For most auctions, you are allowed to inspect vehicles of interest. A few auctions allow test-driving as well as inspection, but you can expect the starting prices of bids at such auctions to be much higher. Most times, you simply have to trust the information provided by the auctioneers on the condition of the vehicle. You can also view information about maintenance history. Some companies you will need to ask in the office for access to the logbooks. Other times, you just buy your vehicle ‘As Is’. To be honest, this is the case with most auctions that are open to the public. That is why you need to attend and buy from an auction organised by a reputable company. You would at least be sure that there is a lower probability of getting a bad deal if the reputation of the company is at stake.

Bidding at an auction

If you are attending a live physical auction, everything is usually fast-paced and you should know what to expect before bidding. You will hardly have time to catch your breath, particularly if the auctioneer has many cars to sell. Thus, you should have a car in mind before the auction starts and you should have an idea of the condition and value of the car. The auctioneer opens bidding without announcing the reserve price. Registered participants are invited to bid and the individual with the highest bid wins. The auctioneer is obliged to sell as long as the highest bid is above the reserve price. Should the highest bid not meet reserve, the auction centre will contact the owner to option approval of the sale.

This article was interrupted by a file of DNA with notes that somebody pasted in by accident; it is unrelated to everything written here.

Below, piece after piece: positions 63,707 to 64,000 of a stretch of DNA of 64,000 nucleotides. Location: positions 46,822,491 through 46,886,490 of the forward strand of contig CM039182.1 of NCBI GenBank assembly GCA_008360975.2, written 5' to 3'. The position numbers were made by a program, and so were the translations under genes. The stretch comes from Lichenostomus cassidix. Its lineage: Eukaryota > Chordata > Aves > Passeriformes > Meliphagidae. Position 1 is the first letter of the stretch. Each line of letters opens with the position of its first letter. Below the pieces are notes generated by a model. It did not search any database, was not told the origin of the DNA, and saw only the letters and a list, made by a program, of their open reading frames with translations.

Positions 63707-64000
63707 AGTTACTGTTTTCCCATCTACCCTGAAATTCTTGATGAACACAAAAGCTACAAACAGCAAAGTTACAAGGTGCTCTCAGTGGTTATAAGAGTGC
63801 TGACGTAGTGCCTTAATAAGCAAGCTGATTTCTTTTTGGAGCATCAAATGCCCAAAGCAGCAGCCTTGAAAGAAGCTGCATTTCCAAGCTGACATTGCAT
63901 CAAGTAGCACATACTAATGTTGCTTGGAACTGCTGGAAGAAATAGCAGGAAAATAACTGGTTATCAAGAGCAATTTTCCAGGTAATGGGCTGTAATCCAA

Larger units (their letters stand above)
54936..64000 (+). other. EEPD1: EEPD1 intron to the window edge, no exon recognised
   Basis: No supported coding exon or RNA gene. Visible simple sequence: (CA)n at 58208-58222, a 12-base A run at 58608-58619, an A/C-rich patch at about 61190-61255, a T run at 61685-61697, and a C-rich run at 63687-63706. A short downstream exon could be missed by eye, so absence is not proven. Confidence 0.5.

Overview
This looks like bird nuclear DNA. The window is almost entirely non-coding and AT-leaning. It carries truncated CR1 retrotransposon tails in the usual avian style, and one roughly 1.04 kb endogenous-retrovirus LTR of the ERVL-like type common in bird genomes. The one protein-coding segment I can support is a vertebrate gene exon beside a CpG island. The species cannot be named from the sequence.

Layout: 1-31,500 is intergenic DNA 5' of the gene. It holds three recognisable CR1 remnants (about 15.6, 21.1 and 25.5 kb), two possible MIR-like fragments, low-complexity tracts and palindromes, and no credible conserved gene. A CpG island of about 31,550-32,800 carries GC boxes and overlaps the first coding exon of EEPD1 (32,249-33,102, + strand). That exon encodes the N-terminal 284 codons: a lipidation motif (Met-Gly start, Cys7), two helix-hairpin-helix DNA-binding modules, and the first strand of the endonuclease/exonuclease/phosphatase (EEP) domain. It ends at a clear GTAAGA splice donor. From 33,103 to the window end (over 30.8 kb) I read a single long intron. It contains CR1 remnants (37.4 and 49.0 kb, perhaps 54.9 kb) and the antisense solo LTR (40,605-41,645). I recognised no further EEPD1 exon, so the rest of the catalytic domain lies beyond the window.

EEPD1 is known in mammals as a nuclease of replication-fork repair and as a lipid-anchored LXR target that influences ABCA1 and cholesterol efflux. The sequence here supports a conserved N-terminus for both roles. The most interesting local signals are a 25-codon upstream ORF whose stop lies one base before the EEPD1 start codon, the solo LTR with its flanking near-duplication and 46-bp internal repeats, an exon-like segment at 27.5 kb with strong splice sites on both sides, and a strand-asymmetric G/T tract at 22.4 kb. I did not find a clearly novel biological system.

Once another participant outbids you, you shouldn’t increase your bid unreasonably, especially if the price is already higher than your valuation of the car. This is one reason why you shouldn’t be fixated on just one car. Have a standard specification in mind and be open to all options that meet your requirements.

Online auctions

An online auctions is about the easiest avenue to become a car owner without breaking the bank. The general process of online auctions is roughly the same as a physical auction. The main difference is that you get to do everything right from the convenience of your desk or mobile phone. As usual, you should start with thorough research of the auctioning company and available vehicles. Once you are sure the company is a reputable one, you should take a look at their inventory and see the cars that interest you. Check out the general appearance of the car if there’s a picture, although they generally always look good in the photos. Importantly, check the details of the vehicle, the mileage, vehicle report and notes, plus any maintenance records. Buying a car ‘As Is’ at an online auction is a huge risk; one you might be better off not taking, especially online.

Some online auction companies understand the fact that most of their customers have little to no experience about how an online auction works. These companies may provide auction specialists that would advise you so you can make informed decisions.

Car auctions are the easiest way for a motor dealer, business or private individual to sell the vehicle fast and hassle-free. As a buyer, it’s a platform for you to get a car that is worth much more at retail sale than what you’re paying for it. Whether it’s an online or physical auction, you need to understand how an auction works before choosing to participate in one. Many people see an auction as a hit or miss scenario and this view can hardly be faulted. However, you would greatly increase your chances of ‘winning’ if you do your market research. For the majority of motor dealers you’ll find at auctions weekly, as they know it’s the best place to get discount cars when you know what you’re looking for. Importantly, you should have your money with you before bidding at an auction. Most auctioneers do not offer any form of financing and you may lose your right to own the car if you do not make payment within a short time after winning the bid.